Environmental Forum featuring Te Maire Tau
Te Maire Tau, FSI-Humanities Center International Visitor, will give a talk titled The Quiet Revolution: How Neo-Liberal Economic Theory Contributed to Greater Maori Independence.
Please join us for this special noon-time Environmental Forum as Doctor Te MarieTau presents The Quiet Revolution: How Neo-Liberal Economic Theory Contributed to Greater Maori Independence.
Te Maire is the FSI-Humanities Center International Visitor at Stanford and the director of the Ngai Tahu Research Centre at the University of Canterbury. He took up this position in 2011, having previously been a Senior Lecturer in History at the University. Te Maire belongs to Ngai Tahu, the principal tribe of the South Island, and lives in Tuahiwi, the largest village of that tribe. During his years as an undergraduate and later as a postgraduate student at Canterbury, Te Maire helped iwi leaders with their land claim to the Waitangi Tribunal, with a particular emphasis on traditional food-gathering practices. As a specialist historian on oral traditions, tribal genealogies and indigenous knowledge systems, Te Maire was used as an expert witness and historian for the settlement of the Ngai Tahu Claim - the largest settlement in its day between Maori and the Crown for lands wrongfully taken. Since then he has had a number of publications dealing with oral traditions and the relationship between indigenous knowledge systems and how they intersect with western science.
Over the last 30 years Māori tribes groups have reestablished themselves upon the social, political and economic landscape of New Zealand. New Zealand businesses and tribal corporations regularly engage with each other. Co-governance models between tribes, the Crown and local authorities are being developed and modeled throughout New Zealand. The change in New Zealand has been dramatic –yet it has almost been a ‘Quiet Revolution’. This situation would never have been imagined during the mid 20th century and it is doubtful whether the activist movements of the 1960s could have even imagined the political influences Maori now have. Historians tend to locate the return of tribal groups to the rise of the civil rights /activist movements of the 1980s. Yet this is unlikely. It is more probable that the principal factor that led to tribal groups gaining more ground in New Zealand was the introduction of neo-liberal economic theory by the 1984 Labour Government whose intellectual base was influenced by the Thatcher Government and the Chicago School of Economics. It was these schools of thought that caused this ‘Quiet Revolution’. The introduction of this economic model by the Labour Government led to the creation of tribal corporations, which instinctively understood the relationship of 'less government' to Maori Independence.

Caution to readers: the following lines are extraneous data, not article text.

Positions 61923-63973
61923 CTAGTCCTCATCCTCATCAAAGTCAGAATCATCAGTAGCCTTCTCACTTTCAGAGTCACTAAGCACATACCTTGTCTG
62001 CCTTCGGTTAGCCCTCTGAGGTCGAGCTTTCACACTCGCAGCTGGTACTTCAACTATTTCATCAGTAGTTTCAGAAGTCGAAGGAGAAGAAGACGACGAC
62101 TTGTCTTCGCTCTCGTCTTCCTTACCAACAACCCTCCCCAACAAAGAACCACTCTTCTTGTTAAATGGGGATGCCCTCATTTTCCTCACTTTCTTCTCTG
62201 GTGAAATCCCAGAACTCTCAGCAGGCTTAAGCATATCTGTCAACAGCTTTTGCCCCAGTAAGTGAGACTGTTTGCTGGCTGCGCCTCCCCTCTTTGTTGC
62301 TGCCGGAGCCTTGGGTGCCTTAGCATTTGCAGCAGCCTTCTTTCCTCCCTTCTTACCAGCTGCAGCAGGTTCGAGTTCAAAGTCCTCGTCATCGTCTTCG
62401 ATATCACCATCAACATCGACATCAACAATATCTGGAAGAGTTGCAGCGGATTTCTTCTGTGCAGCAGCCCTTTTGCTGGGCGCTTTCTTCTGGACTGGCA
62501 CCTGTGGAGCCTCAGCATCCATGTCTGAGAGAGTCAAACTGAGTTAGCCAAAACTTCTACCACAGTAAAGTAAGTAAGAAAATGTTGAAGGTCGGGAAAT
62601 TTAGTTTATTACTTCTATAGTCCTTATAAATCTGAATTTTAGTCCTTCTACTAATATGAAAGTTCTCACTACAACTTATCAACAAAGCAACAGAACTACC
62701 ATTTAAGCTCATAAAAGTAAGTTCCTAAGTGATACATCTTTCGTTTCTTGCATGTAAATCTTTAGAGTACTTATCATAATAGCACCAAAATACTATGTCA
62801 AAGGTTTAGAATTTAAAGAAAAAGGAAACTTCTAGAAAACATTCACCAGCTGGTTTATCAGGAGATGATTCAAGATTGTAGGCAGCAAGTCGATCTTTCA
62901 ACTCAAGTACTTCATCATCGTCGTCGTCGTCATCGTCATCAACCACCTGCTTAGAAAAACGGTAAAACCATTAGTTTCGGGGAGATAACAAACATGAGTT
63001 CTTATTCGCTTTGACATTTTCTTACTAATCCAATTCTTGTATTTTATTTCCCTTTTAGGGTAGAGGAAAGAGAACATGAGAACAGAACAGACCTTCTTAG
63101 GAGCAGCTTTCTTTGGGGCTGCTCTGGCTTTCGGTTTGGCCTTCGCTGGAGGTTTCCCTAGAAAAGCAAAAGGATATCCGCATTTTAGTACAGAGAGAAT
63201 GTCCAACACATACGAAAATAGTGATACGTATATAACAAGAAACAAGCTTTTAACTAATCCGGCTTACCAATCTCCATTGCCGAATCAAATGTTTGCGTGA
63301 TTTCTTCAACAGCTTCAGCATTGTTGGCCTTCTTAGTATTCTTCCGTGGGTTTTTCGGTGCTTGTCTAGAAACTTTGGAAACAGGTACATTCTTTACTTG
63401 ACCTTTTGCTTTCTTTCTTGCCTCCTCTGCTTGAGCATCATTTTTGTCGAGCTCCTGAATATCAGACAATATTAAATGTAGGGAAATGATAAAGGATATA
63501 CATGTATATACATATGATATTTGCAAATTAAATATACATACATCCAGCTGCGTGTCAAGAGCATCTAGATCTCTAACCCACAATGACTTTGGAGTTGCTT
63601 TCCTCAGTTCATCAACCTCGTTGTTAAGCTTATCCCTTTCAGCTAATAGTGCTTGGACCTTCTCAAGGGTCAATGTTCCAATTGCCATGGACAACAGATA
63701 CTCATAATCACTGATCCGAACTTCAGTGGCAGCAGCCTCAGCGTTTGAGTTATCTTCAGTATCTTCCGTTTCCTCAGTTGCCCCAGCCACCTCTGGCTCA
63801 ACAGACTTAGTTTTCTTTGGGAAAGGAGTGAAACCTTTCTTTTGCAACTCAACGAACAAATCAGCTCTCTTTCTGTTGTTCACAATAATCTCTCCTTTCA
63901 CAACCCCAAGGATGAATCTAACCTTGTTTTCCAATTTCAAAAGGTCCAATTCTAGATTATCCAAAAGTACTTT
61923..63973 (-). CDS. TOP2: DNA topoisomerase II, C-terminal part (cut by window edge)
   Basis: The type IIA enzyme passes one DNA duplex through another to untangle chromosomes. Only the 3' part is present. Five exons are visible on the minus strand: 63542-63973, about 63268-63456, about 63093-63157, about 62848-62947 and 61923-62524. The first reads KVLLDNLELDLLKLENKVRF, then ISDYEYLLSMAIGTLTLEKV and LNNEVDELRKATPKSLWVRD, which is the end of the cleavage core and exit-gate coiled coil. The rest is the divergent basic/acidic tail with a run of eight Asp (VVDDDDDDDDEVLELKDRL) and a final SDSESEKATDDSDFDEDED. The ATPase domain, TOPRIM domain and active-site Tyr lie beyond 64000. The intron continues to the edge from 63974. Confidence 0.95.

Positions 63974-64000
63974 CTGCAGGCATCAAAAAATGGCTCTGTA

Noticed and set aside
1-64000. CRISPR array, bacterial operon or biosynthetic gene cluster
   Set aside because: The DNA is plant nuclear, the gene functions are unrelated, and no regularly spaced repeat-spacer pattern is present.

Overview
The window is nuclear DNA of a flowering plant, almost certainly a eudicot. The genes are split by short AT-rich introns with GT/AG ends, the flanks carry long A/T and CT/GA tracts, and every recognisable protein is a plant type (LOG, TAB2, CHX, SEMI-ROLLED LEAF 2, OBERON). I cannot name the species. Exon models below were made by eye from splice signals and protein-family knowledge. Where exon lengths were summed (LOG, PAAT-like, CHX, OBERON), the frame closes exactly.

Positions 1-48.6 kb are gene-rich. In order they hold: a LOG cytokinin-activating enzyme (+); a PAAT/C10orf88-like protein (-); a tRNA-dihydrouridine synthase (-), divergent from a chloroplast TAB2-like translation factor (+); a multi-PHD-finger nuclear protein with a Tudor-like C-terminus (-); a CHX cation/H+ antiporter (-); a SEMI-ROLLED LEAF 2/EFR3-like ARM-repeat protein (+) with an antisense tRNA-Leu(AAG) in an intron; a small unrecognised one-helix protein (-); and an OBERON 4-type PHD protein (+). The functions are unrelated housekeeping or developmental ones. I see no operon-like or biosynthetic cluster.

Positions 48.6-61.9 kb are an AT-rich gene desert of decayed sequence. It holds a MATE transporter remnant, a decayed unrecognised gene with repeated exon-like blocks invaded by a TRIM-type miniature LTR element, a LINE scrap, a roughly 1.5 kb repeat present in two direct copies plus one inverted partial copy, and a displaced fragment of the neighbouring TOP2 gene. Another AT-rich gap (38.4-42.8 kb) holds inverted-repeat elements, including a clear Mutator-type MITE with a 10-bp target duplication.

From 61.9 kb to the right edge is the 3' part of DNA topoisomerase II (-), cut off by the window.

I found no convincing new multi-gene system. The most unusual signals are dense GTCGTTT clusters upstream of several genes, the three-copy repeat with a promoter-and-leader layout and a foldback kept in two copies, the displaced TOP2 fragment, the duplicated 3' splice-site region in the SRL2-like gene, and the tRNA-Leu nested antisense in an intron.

Lunch will be provided